Here you will find one or more explanations in English for the word Demons. Also in the bottom left of the page several parts of wikipedia pages related to the word Demons and, of course, Demons synonyms and on the right images related to the word Demons.
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Demonship De"mon*ship, n.
The state of a demon. --Mede.
Demonstrability De*mon`stra*bil"i*ty, n.
The quality of being demonstrable; demonstrableness.
Demonstrableness De*mon"stra*ble*ness, n.
The quality of being demonstrable; demonstrability.
Demonstrably De*mon"stra*bly, adv.
In a demonstrable manner; incontrovertibly; clearly.
Cases that demonstrably concerned the public cause.
Demonstrance De*mon"strance, n. [OF. demonstrance.]
Demonstration; proof. [Obs.] --Holland.
DemonstrateDemonstrate Dem"on*strate (?; 277), v. t. [L. demonstratus, p.
p. of demonstrare to demonstrate; de- + monstrare to show.
1. To point out; to show; to exhibit; to make evident.
2. To show, or make evident, by reasoning or proof; to prove
by deduction; to establish so as to exclude the
possibility of doubt or denial.
We can not demonstrate these things so as to show
that the contrary often involves a contradiction.
3. (Anat.) To exhibit and explain (a dissection or other
anatomical preparation). DemonstraterDemonstrater Dem"on*stra`ter, n.
Demonstrative De*mon"stra*tive, n. (Gram.)
A demonstrative pronoun; as, ``this' and ``that' are
Demonstratively De*mon"stra*tive*ly, adv.
In a manner fitted to demonstrate; clearly; convincingly;
Demonstrativeness De*mon"stra*tive*ness, n.
The state or quality of being demonstrative.
Demonstratory De*mon"stra*to*ry, a.
Tending to demonstrate; demonstrative. --Johnson.
Indemonstrability In`de*mon`stra*bil"i*ty, n.
The quality of being indemonstrable.
Indirect demonstrationIndirect In`di*rect", a. [Pref. in- not + direct: cf. F.
1. Not direct; not straight or rectilinear; deviating from a
direct line or course; circuitous; as, an indirect road.
2. Not tending to an aim, purpose, or result by the plainest
course, or by obvious means, but obliquely or
consequentially; by remote means; as, an indirect
accusation, attack, answer, or proposal.
By what bypaths and indirect, crooked ways I met
this crown. --Shak.
3. Not straightforward or upright; unfair; dishonest; tending
to mislead or deceive.
Indirect dealing will be discovered one time or
4. Not resulting directly from an act or cause, but more or
less remotely connected with or growing out of it; as,
indirect results, damages, or claims.
5. (Logic & Math.) Not reaching the end aimed at by the most
plain and direct method; as, an indirect proof,
Indirect claims, claims for remote or consequential damage.
Such claims were presented to and thrown out by the
commissioners who arbitrated the damage inflicted on the
United States by the Confederate States cruisers built and
supplied by Great Britain.
Indirect demonstration, a mode of demonstration in which
proof is given by showing that any other supposition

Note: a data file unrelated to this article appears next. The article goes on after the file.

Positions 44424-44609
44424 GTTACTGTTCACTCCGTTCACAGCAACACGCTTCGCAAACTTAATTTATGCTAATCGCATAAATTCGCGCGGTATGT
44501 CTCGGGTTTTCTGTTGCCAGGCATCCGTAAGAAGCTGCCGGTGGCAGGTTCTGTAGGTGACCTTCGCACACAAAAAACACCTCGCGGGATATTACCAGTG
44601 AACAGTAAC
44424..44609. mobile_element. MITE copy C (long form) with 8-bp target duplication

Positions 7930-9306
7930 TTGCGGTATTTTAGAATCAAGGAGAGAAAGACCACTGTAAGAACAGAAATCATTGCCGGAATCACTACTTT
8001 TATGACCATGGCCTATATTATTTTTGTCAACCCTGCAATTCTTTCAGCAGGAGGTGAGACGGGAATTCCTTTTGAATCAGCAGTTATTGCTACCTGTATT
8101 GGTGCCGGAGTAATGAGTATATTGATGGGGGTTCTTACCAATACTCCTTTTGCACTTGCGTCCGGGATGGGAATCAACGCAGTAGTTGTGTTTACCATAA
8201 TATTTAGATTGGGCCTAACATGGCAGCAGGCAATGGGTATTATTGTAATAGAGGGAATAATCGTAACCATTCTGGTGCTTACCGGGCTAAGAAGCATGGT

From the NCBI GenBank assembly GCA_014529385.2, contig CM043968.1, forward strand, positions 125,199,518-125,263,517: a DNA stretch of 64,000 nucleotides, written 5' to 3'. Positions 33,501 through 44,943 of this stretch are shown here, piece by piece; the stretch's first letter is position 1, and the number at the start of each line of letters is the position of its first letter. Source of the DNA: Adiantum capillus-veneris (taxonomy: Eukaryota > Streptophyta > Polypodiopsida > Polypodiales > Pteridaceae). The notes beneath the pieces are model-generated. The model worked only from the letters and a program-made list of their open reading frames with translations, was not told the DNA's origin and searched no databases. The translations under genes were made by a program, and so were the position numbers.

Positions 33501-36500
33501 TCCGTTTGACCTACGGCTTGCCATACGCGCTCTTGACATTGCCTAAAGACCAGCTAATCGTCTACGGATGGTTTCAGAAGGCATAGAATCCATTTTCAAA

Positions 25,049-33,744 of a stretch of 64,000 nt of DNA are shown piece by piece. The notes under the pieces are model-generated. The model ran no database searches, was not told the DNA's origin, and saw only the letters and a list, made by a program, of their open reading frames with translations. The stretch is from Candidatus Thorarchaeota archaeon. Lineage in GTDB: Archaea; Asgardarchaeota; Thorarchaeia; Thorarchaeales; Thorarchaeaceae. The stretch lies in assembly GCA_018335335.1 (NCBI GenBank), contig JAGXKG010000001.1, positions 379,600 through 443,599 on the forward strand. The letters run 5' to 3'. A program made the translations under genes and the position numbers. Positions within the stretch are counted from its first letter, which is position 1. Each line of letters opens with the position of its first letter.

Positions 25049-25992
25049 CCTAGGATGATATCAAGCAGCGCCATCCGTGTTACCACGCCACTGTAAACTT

involves an absurdity (reductio ad absurdum), or an
impossibility; thus, one quantity may be proved equal to
another by showing that it can be neither greater nor
Indirect discourse. (Gram.) See Direct discourse, under
Indirect evidence, evidence or testimony which is
circumstantial or inferential, but without witness; --
opposed to direct evidence.
Indirect tax, a tax, such as customs, excises, Ostensive demonstrationOstensive Os*ten"sive, a.
Ostensive demonstration (Math.), a direct or positive
demonstration, as opposed to the apagogical or indirect
Redemonstrate Re*dem"on*strate (r?*d?m"?n*str?t or
r?`d?*m?n"-str?t), v. t.
To demonstrate again, or anew.
Every truth of morals must be redemonstrated in the
experience of the individual man before he is capable
of utilizing it as a constituent of character or a
guide in action. --Lowell.
Meaning of Demons from wikipedia
at Wiktionary Media related
at Wikimedia Commons Catechism
of the Catholic
Church: Hyperlinked references
in the online...
- and other demons
that are born from the union
of a demon
with a human
being. Liar and mischievous demons Demons
the saints Demons
- The Demons
(Dostoevsky novel), an 1872 novel
by Russian Fyodor
Dostoevsky, also translated
(1973 film), a French-Portuguese...
- This is a list of demons
in religion, theology, demonology, mythology, and folklore. It is not a list of names
- The demons
(given below) are taken
from the Ars Goetia, which differs
from the Pseudomonarchia Daemonum
- website Angels
on IMDb Angels
at AllMovie Angels
at Rotten Tomatoes Angels
at Box Office
- Gifford. In March
pled not guilty
to the double murder charges
and is currently awaiting
trial. Jamell Maurice Demons
was born on May 1, 1999...
- and claims
that she wishes
and humans would
get along. Despite
this claim, she doesn't hesitate
to kill demons
no sympathy towards
: List of fictional demons
is a list of demons
and book or other fictional
work that they occur
is a 2000 bestselling
mystery-thriller novel written
by American author
by Pocket Books
and then by Corgi